It's been nearly six years since NFL quarterback Michael Vick made headlines off the field, for forcing dogs to fight. Vick was arrested. He's now moved on as the starter for the Philadelphia Eagles, but what about the dogs? ABC 4 Anchor Kim Fischer visits the "Vicktory Dog" reunion in Kanab, Utah.
Ten dogs, now known as “Victkory dogs” have been adopted from Best Friend's Animal Society. Six of them were back at Dog Town this week, as their families met and shared their experiences.
"It feels like as much of a growing and healing occasion for the people as much as it does the dogs," said Richard Hunter. He now owns a Vicktory dog named Mel.
These dogs were all rescued from Michael Vick’s infamous dog fighting ring and brought to this sanctuary nearly six years ago. One by one, they were adopted by these families. The owners have talked on the phone and through email over the years, but they've never met until this week.
"It's been amazing we're all staying in the same place so we have six ex-fighting pit bulls staying in the same place you'd never know that these dogs were born, bred, trained to fight, the furthest thing on their mind is fighting," said Paul and Melissa, owners of Cherry Garcia. They live in the Northeast, but to protect their dog, they did not say where, or give us their last name.
This trip was all about getting to know each other. The families spent the weekend together, but Monday, they decided to take time to talk to the media. They want the rest of the world to get a glimpse into their lives.
“We want to show the world that they can become adoptable and now we want to show the world that they can become normal dogs and be positive influences in their community,” Paul said.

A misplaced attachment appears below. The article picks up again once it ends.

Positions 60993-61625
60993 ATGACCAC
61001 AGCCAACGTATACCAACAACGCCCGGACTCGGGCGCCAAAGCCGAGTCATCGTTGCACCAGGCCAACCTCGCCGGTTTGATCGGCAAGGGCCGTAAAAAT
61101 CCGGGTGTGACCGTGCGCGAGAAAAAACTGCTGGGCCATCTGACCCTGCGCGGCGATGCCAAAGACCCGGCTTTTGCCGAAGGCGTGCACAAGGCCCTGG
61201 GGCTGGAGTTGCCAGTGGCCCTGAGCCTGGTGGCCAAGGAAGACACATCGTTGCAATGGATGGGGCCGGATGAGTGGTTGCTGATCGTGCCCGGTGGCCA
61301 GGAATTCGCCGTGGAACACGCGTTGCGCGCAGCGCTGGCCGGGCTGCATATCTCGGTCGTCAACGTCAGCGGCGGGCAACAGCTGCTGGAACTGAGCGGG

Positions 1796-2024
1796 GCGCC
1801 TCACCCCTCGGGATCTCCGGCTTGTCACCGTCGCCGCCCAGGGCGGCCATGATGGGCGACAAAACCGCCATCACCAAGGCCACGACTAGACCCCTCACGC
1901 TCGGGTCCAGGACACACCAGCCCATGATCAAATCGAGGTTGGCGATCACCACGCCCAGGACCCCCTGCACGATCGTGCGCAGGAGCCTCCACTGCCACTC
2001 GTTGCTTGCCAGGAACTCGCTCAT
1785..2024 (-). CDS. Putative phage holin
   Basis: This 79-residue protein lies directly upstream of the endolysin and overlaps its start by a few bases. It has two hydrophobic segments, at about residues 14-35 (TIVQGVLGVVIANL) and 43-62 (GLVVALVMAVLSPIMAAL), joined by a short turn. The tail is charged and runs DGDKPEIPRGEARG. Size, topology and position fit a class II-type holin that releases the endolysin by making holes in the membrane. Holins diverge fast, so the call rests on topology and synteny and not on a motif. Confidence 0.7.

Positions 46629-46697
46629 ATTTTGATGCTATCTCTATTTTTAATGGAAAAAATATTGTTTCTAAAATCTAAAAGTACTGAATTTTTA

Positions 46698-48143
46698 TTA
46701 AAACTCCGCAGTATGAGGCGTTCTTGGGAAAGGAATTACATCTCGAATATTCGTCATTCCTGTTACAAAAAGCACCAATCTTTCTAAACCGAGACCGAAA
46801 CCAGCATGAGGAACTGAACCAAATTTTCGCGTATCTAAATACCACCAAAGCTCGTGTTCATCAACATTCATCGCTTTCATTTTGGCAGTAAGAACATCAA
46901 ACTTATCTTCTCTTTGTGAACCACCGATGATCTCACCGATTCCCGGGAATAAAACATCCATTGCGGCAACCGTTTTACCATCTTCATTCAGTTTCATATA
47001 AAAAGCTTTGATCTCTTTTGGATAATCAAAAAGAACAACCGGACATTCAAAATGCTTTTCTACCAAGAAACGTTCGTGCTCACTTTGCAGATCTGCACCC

But these families admit the process was not easy.
"These dogs have never experienced any home environment so it was very difficult for them to adjust because they were so shut down and so scared of the environment,” Paul said.
Hunter said his dog Mel had different triggers.
"All of Mel’s psychological challenges really revolve around new people," he said.
Both owners said their dogs, despite their fighting past, love children and other animals.
"He so great around other dogs and always has been it's sometimes easier for him to meet a new person if they have a dog with them," Hunter said.
The dog’s biggest issues have actually been confidence. The owners said being abused left the dogs scared and nervous for different reasons. They said removing that fear will be a lifelong journey. That's why these families are so happy to have each other.
"We really not only adopted a dog we adopted a family once we started talking we realized a lot of the dogs share commonalities," Melissa said.
These families share stories and methods of making their dogs more comfortable and confident. While it's been a slow go, each one of these families agree, these dogs live for affection.
"We have a phrase that he just loves to be loved because he just seeks affection and wants to be loved now and it's just been amazing," Paul said.
It's love that's not only given, but received.
"The dogs have gotten a second chance at a really happy life but I think as people we have all really grown in the process," Hunter said.
Of the 48 dogs seized from Michael Vick’s property in April 2007, the 22 toughest cases were taken in by Best Friends. This was the first time in history fighting dogs had the chance to be rehabilitated. And as you can see, they ended up having happy, healthy lives.